Amish faith and life is governed by a (largely unwritten) set of rules known as the Ordnung (order). Since the Amish lack the central governing authority present in the many other Christian sects, all governance is local, as is the Ordnung.
The Amish believe in literal interpretation of the Bible. The Ordnung is designed to ensure that all members of the church live life according to the scriptures. A member of the Amish Church must live a simple life devoted to God, family and community, in accordance with God's laws. Electricity, automobiles, television, clothing fashions and the like are considered to be distractions that promote pride, envy, vanity, sloth, dishonesty and other undesirable traits.
The mode of dress, the buggy and the lantern have become the identifying marks of the Amish and are not likely to change. The mode of dress emphasizes that the Amish person is separate from the non-
The Amish are not really "stuck in time." Although home and social life has remained essentially unchanged, new technologies that have passed a rigorous examination have been accepted. The Ordnung is applied to any proposed use of new technology. A technology may be accepted for business or practical reasons, but never for indulgence, desire or entertainment. A technology is more likely to be accepted if it is a natural extension of an existing technology and will have a minimal social impact. Using a nylon rope in place of a hemp rope would be an example of a natural extension. A technology is likely to be rejected if it is radically different or could have social implications. Listening to a portable stereo while doing chores would be considered a needless distraction. Any technology that is seen as degrading family or spiritual life is rejected out of hand. Television is definitely out as it brings questionable values into the home.
Now, how would the Ordnung affect the purchase of something like a stove? If an Amish buyer wished to burn wood, he could buy any wood stove. It is not necessary that the stove be an antique or even a reproduction. A modern, efficient, airtight stove would not only be acceptable, but the improved economy would make a modern stove a thrifty choice.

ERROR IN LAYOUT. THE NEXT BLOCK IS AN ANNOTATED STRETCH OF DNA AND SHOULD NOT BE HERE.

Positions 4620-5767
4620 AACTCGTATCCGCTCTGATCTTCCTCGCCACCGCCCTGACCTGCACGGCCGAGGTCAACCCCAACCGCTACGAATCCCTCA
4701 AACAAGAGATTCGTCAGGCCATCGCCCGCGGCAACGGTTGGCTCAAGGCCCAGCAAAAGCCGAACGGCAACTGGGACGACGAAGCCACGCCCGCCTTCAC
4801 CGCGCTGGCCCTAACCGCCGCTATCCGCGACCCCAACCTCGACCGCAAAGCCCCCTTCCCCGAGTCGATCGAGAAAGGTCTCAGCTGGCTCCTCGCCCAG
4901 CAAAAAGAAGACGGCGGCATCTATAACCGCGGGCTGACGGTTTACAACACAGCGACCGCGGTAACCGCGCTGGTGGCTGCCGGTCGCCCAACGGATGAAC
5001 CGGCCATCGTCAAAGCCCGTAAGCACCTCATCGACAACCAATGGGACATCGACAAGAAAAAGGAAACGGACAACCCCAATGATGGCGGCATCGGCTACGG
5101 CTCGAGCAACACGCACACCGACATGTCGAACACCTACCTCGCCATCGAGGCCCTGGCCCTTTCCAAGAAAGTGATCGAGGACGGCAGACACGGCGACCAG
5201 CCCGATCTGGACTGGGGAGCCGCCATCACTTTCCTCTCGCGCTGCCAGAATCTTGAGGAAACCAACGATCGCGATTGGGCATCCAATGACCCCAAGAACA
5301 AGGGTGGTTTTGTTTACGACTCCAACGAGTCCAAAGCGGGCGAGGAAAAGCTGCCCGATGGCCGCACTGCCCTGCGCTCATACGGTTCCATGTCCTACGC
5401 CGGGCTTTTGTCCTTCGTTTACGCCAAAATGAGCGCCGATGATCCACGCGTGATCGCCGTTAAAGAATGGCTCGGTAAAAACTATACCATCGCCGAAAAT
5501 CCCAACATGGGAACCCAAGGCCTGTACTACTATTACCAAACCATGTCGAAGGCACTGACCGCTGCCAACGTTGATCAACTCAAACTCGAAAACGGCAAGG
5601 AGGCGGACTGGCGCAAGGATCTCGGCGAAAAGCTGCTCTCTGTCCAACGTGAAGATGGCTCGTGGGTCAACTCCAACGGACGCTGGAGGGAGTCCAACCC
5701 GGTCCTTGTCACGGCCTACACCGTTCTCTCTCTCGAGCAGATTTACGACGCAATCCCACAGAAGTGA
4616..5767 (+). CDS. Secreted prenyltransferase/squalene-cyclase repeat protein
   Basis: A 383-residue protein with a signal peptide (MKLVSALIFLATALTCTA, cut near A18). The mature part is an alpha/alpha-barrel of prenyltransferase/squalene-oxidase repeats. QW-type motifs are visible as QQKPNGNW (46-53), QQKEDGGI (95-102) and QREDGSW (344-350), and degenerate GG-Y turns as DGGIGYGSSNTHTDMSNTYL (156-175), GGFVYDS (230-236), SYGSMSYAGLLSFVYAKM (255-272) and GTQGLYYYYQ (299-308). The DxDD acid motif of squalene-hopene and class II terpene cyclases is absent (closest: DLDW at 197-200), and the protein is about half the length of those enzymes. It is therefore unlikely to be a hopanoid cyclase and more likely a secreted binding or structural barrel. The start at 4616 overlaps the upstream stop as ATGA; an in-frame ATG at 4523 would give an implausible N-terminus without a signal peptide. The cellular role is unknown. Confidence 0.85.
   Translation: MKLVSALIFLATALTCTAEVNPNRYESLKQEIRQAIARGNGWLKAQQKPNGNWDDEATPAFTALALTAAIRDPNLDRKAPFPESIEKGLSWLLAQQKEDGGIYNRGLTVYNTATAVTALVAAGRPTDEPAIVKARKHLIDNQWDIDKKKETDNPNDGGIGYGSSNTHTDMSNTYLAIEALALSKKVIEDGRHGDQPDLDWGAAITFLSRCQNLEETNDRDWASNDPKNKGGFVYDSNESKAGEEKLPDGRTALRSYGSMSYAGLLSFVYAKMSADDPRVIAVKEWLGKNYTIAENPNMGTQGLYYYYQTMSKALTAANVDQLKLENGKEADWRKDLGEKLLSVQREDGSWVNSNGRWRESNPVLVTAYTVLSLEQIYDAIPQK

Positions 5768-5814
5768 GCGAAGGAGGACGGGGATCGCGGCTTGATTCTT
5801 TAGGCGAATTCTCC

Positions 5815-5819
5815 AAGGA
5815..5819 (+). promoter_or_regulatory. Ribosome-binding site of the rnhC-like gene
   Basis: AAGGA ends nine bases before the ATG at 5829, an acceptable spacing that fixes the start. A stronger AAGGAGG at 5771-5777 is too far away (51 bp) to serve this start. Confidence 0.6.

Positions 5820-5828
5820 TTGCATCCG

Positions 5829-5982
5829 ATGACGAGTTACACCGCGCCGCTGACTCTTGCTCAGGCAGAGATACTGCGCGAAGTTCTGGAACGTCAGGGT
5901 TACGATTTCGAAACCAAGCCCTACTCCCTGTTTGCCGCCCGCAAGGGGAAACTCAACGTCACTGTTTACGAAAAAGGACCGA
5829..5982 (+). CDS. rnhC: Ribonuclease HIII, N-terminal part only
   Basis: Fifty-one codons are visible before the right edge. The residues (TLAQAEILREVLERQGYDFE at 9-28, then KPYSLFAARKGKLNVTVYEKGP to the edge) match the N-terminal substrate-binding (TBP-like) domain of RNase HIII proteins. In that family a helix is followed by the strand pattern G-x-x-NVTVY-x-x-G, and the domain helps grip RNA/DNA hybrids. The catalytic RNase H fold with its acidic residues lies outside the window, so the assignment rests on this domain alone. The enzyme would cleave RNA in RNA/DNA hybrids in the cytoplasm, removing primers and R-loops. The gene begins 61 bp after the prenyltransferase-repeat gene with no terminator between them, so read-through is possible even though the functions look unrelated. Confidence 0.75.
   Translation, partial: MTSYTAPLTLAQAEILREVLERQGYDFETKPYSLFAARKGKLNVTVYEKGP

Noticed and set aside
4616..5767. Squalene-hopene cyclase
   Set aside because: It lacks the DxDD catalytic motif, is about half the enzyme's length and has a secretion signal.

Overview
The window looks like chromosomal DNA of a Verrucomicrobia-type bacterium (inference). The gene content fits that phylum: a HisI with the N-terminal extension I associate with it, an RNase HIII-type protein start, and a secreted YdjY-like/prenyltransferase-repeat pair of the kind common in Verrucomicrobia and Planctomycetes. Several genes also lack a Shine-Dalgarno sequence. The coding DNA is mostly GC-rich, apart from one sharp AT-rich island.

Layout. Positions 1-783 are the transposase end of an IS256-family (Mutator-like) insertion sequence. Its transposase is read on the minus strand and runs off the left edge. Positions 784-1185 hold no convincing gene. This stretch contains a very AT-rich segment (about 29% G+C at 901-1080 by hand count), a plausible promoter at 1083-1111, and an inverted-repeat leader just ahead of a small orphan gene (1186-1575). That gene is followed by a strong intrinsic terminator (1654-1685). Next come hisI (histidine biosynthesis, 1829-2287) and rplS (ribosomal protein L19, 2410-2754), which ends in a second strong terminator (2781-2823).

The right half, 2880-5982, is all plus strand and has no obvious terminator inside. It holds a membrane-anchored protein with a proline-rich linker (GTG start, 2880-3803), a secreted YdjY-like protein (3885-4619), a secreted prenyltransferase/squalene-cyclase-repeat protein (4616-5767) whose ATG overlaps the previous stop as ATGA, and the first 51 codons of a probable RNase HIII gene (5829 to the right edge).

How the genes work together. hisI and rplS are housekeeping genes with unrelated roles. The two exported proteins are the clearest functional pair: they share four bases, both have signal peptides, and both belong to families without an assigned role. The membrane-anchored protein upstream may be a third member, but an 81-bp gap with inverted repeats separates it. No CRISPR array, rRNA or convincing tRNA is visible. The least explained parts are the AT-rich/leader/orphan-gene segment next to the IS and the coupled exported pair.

Freedom of Choice
It would seem that growing up Amish would be very restrictive and would not allow for any choices. On the one hand, the Ordnung is quite involved and it takes a long time for a child to learn and understand the details. On the other hand, as with Anabaptists, personal choice is important.
Baptism marks entry into the Amish church. Joining the church is a decision that cannot be made before the age of 16. By this time, a candidate will have been thoroughly drilled in the faith and the Ordnung through school and church attendance. In accord with the philosophy of choice, 16 year olds may leave the community to experience life outside if they so choose .
Any member is free to leave. A member who has left may even be allowed to return within a short time. A member who leaves permanently will, however, be shunned. Shunning means that the person will forever be considered an outsider -
People who join the church and then leave face the prospect of shunning, so the decision to join is not to be taken lightly. Once Amish teens turn 16 and before they become church members, they can venture out into the world. During this time -
If they choose to return and join the church, they do so with full knowledge of what they are giving up in order to be part of the community. If they do not return, family ties are still viable because they did not break an oath to the church.
The vast majority do return.